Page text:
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Mercator, Gerardus [Gerhard Kremer]

1. Dates
Born: Rupelmonde, Flanders, 5 Mar 1512
Died: Duisberg, Germany, 2 Dec 1594
Dateinfo: Dates Certain
Lifespan: 82
2. Father
Occupation: Artisan, Cleric
His father was a poor shoemaker. However, Mercator was reared by an uncle, who was an affluent ecclesiastic.
The uncle's financial status was the one that determined
Mercator's circumstances.
3. Nationality
Birth: Rupelmonde, Flanders
Career: Germany
Death: Duisberg, Germany
4. Education
Schooling: Louvain, M.A.
His uncle, Gisbert Mercator, sent him to school at 'sHertogenbosch at the House of the Bretheren of the Common Life, probably as preparation to enter the priesthood.
1530, entered University of Louvain, principal studies were philosophy and theology. I assume B.A.
1532, M.A., Louvain. After graduation he studied mathematics and astronomy privately under Gemma Frisius, and acquired engraving skills.
5. Religion
Affiliation: Catholic, Protestant
I find it impossible to tell from what follows; Cleves was Protestant, but he had innumerable Catholic patrons.
1544, accused of heresy and imprisoned several months be- fore being released for lack of evidence. This occurred in Catholic territory. Note that he moved to Cleves shortly.
6. Scientific Disciplines
Primary: Cartography, Geography
7. Means of Support
Primary: Publishing, Instruments, Patronage
Secondary: Schoolmastering
1530-1552 he made globes, maps, and scientific instruments in Louvain, first in the shop of the engraver and goldsmith Gaspar a Myrica (van der Heyden), then with his own group of craftsmen. In 1551, he obtained the privilege to print and publish books.
1552-1594, lived in Duisburg, worked as 'cosmographer' to the Duke of Cleve.
1559-1562, taught at grammar school there.
8. Patronage
Types: Aristrocrat, Eccesiastic Official, Court Official, Government Official
His first map of Palestine (1537) is dedicated to Frans Craneveld, a councillor of Emperor Charles V.
Mercator dedicated his 1540 map of Flanders to Charles V and later other items as well.
His terrestial globe (1541) is dedicated to M. Nicolas Perrenot de Granvelle, the most eminent member of the privy council of Charles V. Through his recommendations, Charles purchased a number of scientific instruments (and replacements for those instruments which were destoyed in the war of Saxony) from Mercator.
His celestial globe (1551) is dedicated to the Prince- Bishop George of Austria, Bishop of Liège.
1552, became 'cosmographer' to William, Duke of Cleve. The Duke was also planning to found a university there and Mercator doubtless hoped for a position. The map of the World (1569) and Tabulae Geographicae Cl. Ptolemaei (1578) are dedicated to William.
The map of Europe (1554) is dedicated (for which Mercator received an honorarium) to Cardinal Archbishop of Mechlin and Bishop of Arras, Antoine Perrenot de Granvelle, councillor of Charles V and Philip II, who was a known patron of Mercator.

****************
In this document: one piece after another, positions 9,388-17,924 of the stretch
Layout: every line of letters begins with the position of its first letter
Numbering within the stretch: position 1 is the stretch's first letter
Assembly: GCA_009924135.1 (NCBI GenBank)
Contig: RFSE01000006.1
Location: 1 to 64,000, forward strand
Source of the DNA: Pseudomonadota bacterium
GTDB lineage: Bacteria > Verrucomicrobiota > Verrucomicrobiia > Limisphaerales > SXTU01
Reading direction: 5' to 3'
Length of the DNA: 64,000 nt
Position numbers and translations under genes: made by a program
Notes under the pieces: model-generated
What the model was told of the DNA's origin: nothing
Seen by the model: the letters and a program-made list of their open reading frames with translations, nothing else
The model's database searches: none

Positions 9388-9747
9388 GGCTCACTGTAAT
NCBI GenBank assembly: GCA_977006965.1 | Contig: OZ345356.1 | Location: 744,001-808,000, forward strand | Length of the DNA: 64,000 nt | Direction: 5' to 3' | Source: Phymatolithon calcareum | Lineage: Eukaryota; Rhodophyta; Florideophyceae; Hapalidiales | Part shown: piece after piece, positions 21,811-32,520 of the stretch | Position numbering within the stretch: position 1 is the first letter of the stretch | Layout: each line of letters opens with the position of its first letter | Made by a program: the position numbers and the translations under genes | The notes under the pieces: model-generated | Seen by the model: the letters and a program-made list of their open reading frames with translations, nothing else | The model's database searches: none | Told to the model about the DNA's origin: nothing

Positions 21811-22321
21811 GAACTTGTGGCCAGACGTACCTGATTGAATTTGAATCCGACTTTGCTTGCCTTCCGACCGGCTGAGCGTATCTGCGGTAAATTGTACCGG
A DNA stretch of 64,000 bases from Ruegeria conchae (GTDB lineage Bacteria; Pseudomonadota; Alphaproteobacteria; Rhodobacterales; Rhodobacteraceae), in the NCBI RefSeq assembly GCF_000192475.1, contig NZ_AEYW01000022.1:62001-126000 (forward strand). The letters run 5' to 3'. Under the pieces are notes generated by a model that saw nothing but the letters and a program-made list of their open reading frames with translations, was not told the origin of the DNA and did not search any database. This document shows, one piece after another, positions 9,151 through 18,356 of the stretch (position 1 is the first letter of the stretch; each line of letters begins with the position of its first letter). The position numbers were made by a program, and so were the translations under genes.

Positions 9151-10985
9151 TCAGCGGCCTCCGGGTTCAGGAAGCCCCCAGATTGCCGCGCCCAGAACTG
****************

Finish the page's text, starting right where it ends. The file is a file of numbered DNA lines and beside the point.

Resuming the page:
The Duke of Lorraine commissioned him to do a survey of his duchy.
Galliae tabulae geographicae (1585) is dedicated Prince Johann Wilhelm (successor to William of Cleve?).
Italiae, Sclavoniae, et Graecia tabulae geographicae (1590) is dedicated to the Grand Duke of Tuscany, Ferdinando de' Medici.
A concordence of the gospel is dedicated to Heinrich von Weze, and Chronologia (1560) is dedicated to Henricus Oliverius, both were chancellors of Cleve.
9. Technological Involvement
Types: Instruments, Navigation, Cartography
He made maps, globes, and scientific instruments, and surveyed.
1569, he invented a type of map for seamen with perpendicular longitudes and latitudes, the Mercator projection. In addition, he made remarkably detailed and accurate maps of western and southern Europe, which he designed, engraved and published.
10. Scientific Societies
Memberships: None
  1. Breusing, "Mercator," Allegemeine deutsche Biographie, 21 (Leipzig, 1885), 385-97.
  2. A.S. Osley, Mercator: A Monograph on the Lettering of Maps...
  3. (London: Faber & Faber, 1969) [Z43.A3 M553]
  4. Walter Ghim, Vita Mercatoris, trans. in Osley.
  5. Leo Bagrow, A. Ortelii Catalogus Cartographorum, 2 vols. Ergänzungsheften Nr. 199 & 210 zu "Petermanns Mitteilungen," (Gotha, 1928-30), 2 (Nr. 210), 3-17.
  6. J. Denucé, Oud-Nederlandsche kaartmakers in betrekking met Plantijn, 2 vols. (Antwerp, 1912-13), 2, 279-323.
Not Available and Not Consulted
  1. E.F. Hall, "Gerard Mercator, His Life and Works," Bulletin of the American Geographical Society, (1878), 163-96.
  2. F. Van Ortroy, "L'oeuvre geographique de Mercator," Revue des questions scientifiques, Oct. 1892 and April 1893.
  3. van Raemdonck, Gerard Mercator, sa vie et ses oeuvres, (St. Nicolas, 1869). Manfred Büttner, ed. Neue Wege in der Mercator-Forschung: Mercator als Universalwissenschaftler, (Bochum, 1992).
Compiled by:
Richard S. Westfall
Department of History and Philosophy of Science
Indiana University

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©1995 Al Van Helden
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